Fail / usually pass-C / usually B / A
41 ¿What is the educational attainment of your parents?:
No education / elementary education / secondary education (middle school/high school) / university
42 How much do you usually sleep?:
< 8 hours /7 - 8 hours / < 7 hours / I don’t know

Statistical analysis

In an initial phase, we carried out a descriptive analysis of the collected responses. We analysed the association between quantitative variables and between qualitative variables by means of the χ2 test to identify significant differences, comparing tables of descriptive statistics and contingency tables. We defined statistical significance as p <0.05. The statistical analysis was performed with the software package SPSS 19.0 in the Department of Biostatistics of the School of Medicine of the Universidad de Murcia.


Descriptive analysis

The sample included 39 adolescents aged 12-17 years. Table 3 presents the distribution of the variables under analysis in the overall sample.

Table 3. Variable distribution
Sample characteristics (n = 39)
  n %   n %
Nationality Oral piercings
Spanish 34 87.2 None 32 82.1
Not Spanish 5 12.8 Used to have, none now 1 2.6
Frequency of brushing Yes 0 0
None 1 2.6 None, but I want some 6 15.4
Once a day 11 28.2 Perception of tattoos
2-3 times a day 21 53.8 I like them 17 43.6
>3 times a day 6 15.4 I want to get one 10 25.6
Dental visits I don’t like them 11 28.2
Once a year for checkup 19 48.7 Frequency of physical activity
For pain 10 25.6 Never 1 2.6
For orthodontics 6 15.4 In PE class 9 23.1
Never been 4 10.3 A few times in addition to PE class 13 33.3
Breakfast >3 times/ week 16 41.0
Never 3 7.7 Frequency of cell phone use
When I have time 5 12.8 Almost never 1 2.6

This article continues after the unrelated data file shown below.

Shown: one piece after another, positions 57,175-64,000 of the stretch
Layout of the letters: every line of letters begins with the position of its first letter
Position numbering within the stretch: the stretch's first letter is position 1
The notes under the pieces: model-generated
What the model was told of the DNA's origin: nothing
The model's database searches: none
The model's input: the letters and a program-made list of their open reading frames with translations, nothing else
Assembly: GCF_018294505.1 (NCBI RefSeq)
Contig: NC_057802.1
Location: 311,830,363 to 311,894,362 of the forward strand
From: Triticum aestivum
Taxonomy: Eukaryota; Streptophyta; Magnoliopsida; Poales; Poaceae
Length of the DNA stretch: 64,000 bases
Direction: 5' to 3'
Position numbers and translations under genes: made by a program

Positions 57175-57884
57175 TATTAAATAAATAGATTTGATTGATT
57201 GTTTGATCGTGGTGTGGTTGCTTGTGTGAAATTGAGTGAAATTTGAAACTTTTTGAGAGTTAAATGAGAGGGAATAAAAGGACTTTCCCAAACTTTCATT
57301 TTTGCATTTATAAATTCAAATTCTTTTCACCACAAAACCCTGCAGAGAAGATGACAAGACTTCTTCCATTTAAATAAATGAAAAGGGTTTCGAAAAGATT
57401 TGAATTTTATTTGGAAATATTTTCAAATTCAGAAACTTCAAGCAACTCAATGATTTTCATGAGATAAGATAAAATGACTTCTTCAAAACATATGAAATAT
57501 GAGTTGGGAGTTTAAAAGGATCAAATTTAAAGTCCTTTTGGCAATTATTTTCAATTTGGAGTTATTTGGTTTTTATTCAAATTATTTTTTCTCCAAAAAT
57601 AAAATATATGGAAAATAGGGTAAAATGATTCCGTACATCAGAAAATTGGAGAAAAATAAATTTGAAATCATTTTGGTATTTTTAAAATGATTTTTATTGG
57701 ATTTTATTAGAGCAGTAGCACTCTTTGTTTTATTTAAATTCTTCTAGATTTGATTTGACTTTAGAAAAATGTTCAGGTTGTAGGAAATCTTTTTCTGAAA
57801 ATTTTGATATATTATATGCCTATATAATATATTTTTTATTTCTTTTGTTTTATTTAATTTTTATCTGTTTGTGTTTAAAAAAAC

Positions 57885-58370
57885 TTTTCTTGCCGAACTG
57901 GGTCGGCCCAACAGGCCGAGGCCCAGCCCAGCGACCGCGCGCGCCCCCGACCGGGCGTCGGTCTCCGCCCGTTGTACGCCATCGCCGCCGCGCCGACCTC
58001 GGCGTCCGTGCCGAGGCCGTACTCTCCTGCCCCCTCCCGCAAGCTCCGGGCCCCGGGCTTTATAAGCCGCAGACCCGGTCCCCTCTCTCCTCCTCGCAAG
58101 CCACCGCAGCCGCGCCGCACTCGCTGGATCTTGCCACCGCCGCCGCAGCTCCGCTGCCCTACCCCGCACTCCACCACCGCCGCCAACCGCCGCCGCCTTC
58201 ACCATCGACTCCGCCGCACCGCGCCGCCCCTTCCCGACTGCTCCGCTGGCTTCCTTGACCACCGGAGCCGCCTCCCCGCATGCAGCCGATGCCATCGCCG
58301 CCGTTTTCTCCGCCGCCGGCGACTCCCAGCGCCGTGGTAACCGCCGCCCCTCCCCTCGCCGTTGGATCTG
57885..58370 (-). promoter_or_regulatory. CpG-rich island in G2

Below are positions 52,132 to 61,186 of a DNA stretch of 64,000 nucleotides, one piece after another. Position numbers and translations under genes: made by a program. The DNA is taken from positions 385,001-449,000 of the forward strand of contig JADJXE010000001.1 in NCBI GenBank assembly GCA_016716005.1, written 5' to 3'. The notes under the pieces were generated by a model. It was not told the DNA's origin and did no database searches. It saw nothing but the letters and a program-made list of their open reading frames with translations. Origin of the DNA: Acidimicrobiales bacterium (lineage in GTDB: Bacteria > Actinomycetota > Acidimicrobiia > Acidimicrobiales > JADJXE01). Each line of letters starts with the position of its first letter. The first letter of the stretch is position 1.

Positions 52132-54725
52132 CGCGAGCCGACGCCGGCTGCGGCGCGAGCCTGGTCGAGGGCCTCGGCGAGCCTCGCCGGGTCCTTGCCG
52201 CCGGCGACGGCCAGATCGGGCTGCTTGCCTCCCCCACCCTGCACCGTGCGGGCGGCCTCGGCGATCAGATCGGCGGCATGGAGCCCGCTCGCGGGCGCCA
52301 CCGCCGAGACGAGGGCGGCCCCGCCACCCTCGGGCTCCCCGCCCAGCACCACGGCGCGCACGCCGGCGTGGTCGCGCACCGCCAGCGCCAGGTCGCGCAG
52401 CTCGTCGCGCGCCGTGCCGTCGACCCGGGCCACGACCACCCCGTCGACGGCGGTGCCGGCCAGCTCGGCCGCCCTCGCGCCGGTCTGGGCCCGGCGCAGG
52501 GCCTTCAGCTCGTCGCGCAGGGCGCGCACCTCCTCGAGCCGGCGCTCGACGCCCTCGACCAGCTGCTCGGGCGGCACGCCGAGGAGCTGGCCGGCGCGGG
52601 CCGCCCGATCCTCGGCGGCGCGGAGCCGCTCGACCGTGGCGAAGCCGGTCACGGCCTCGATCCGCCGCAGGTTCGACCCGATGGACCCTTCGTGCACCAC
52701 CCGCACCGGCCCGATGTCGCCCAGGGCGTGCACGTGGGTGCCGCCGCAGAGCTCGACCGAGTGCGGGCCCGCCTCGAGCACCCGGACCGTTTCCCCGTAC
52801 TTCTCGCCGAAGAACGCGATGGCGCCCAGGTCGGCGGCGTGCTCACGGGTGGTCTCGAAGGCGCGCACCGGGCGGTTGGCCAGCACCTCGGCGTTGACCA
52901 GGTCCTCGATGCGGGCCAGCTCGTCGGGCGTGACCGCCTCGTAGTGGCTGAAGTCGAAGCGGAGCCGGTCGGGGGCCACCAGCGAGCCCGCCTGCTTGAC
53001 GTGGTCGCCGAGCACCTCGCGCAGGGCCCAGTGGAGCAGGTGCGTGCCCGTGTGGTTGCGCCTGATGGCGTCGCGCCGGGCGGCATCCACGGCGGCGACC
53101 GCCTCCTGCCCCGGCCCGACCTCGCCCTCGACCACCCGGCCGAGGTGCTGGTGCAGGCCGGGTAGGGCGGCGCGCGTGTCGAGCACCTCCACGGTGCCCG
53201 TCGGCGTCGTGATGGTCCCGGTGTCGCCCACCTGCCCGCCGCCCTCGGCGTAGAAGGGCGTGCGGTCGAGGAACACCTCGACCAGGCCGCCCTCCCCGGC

Nearly every day 6 15.4 2 hours/week 6 15.4
Every day 25 64.1 Every day 22 56.4
Consumption of sweet baked goods All the time 10 25.6
Never 7 17.9 Screen time at computer/watching television (hours)
Sometimes 24 61.5 <3 h/day 25 64.1
Nearly every day 8 20.5 3-6 h/day 10 25.6
Every day 0 0 >6 h/day 1 2.6
Time spent gaming on computer/console (hours) I don’t know, but many 3 7.7
<3 h/day 29 74.4 Mean grade in school
3-6 h/day 6 15.4 Fail 6 15.4
> 6 h/day 1 2.6 Pass/C 15 38.5
I don’t know, but many 3 7.7 B 13 33.3
      A 5 12.8
PE: physical education

The most relevant findings were that most participants were Spanish (87.2%), and that 58.8% brushed their teeth 2 to 3 times a day (Fig. 1), although 10.3% had never had an appointment with a dentist (Fig. 2). Three percent reported that they never had breakfast, and 15.4% reported consuming sweet baked goods nearly every day. Nearly half (41%) engaged in physical activity more than 3 times a week, while 56.4% reported daily cell phone use (Fig. 3).

Figure 1. Frequency of brushing
Figure 1. Frequency of brushing
Figure 2. Frequency of visits to dentist
Figure 2. Frequency of visits to dentist
Figure 3. Frequency of cell phone use
Figure 3. Frequency of cell phone use

Inferential analysis

We used contingency tables to analyse the association between variables.

We found a significant association between nationality and the frequency of visits to the dentist. Adolescents of non-Spanish nationality did not visit the dentist yearly, whereas Spanish adolescents visited the dentist every year or every month (p = 0.02).

We also found that non-Spanish adolescent were more likely to report episodes of tooth pain compared to Spanish adolescents (p = 0.035).

When it came to dietary habits, we found the following significant patterns: adolescents that did not have breakfast every day brushed their teeth fewer times a day (p = 0.005). In addition, oral hygiene habits were worse in adolescents that had industrial baked goods for a morning snack (p = 0.02) compared to those that brought a sandwich made at home. Adolescents that habitually consumed sugary drinks did not consider that visiting the dentist was important to their general health (p = 0.011).